Author: Maureen Rouhi

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  1. “There will be jobs opening for analytical chemists in government labs in the next four to six years because of many staff retiring.”

    Isn’t this exactly what was told to people 20 years ago about faculty positions?

  2. Sorry, postdoc, I have no personal knowledge of the predictions for faculty positions 20 years ago. What I’m hearing is that work for chemists is available in government labs and agencies and that the federal government is a good employer.

  3. Maureen, you write: “What I’m hearing is that work for chemists is available in government labs and agencies and that the federal government is a good employer.”. Actually, I am surprised to see you make a blanket statement like that. Especially since you are following the discussion that I started on LinkedIn:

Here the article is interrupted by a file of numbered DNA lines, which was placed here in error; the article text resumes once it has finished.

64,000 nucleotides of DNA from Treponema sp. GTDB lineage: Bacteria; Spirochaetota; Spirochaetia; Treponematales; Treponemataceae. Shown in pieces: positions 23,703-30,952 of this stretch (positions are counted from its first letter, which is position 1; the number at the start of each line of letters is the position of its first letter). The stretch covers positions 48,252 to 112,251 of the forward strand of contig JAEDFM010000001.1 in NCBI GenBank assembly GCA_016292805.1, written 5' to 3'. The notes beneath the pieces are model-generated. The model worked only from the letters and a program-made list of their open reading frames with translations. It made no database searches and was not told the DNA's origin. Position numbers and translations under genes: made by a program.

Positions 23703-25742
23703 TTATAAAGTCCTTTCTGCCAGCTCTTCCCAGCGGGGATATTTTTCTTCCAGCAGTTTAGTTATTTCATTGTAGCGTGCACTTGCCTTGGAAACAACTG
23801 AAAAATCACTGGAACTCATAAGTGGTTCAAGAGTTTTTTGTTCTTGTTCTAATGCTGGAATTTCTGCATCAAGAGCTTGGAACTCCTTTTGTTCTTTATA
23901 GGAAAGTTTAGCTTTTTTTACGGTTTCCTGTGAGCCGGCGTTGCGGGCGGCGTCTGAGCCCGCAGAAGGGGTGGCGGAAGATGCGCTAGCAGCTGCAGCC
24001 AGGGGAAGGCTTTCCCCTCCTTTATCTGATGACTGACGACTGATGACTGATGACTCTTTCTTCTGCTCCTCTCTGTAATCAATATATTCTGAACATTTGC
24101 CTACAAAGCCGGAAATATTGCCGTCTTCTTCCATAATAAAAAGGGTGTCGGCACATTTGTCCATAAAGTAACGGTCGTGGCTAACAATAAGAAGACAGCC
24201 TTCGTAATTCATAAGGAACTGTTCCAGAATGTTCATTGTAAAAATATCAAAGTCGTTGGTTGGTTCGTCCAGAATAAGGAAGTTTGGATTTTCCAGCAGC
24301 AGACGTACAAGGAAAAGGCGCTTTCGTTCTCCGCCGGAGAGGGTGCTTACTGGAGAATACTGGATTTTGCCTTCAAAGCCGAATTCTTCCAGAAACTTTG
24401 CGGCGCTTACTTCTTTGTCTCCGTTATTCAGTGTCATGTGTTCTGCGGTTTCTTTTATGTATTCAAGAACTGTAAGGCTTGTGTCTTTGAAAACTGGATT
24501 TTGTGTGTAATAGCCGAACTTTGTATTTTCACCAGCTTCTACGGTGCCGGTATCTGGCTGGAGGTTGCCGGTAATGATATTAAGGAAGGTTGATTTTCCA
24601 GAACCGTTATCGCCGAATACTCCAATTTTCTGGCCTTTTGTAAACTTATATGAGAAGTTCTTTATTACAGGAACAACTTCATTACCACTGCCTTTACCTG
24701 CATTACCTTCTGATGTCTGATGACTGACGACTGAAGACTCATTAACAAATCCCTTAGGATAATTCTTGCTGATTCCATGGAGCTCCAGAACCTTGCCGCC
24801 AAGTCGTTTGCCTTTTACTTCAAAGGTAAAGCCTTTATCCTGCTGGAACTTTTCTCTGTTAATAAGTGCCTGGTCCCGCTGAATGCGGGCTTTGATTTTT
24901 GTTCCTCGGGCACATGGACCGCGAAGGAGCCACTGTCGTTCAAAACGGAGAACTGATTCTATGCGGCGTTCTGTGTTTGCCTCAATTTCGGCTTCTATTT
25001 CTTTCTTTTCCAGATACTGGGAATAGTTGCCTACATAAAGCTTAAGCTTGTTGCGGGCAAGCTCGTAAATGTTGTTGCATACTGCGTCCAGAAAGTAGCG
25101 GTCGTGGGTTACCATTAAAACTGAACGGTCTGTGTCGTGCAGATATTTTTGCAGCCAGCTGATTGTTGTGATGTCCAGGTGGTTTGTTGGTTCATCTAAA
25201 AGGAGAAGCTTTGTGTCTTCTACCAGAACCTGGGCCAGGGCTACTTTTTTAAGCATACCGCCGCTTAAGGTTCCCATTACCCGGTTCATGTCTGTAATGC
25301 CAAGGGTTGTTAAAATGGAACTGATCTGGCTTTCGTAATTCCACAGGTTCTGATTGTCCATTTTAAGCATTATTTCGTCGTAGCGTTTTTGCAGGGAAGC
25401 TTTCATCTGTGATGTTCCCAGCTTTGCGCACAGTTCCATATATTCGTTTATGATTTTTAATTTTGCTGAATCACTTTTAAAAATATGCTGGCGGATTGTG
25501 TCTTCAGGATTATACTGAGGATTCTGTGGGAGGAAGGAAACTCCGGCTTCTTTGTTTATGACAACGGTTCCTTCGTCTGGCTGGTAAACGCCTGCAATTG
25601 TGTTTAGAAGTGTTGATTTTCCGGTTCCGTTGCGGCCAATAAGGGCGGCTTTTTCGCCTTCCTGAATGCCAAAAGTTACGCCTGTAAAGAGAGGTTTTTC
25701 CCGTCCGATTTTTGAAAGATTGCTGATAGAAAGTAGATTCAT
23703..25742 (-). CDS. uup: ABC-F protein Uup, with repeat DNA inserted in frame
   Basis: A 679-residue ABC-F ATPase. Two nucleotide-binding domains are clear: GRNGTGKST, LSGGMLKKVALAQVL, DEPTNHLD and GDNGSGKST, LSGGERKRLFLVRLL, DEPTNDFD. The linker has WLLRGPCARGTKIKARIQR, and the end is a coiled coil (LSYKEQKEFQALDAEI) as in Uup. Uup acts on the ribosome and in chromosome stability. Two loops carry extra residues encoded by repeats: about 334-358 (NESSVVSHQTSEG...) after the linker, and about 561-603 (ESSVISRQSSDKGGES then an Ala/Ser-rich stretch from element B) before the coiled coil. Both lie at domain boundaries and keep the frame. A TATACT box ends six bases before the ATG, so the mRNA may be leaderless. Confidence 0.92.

(1) short-term jobs at federal labs for PhD chemists are known as post-doctoral appointments. If the PhD chemist is more than three to four years past his/her doctorate, then they are not allowed to apply. I met several chemists at the virtual career fair working in menial jobs (Starbucks, cleaning service) who would nevertheless be glad for a temp job with the federal gov’t where they could acquire new skills (myself included)

    (2) Many of the job posting listed on USA jobs -especially those for the armed services – are nothing more than resume collection exercises: there are no jobs. I have already corrected another ACS blogger on her statement in this regard.

    (3) Ironically, the career fair that you attended was at Madison WI. The same location as a certain ACS presidential candidate who has demonstrated on paper his lack of interest in the employment situation for the American chemist.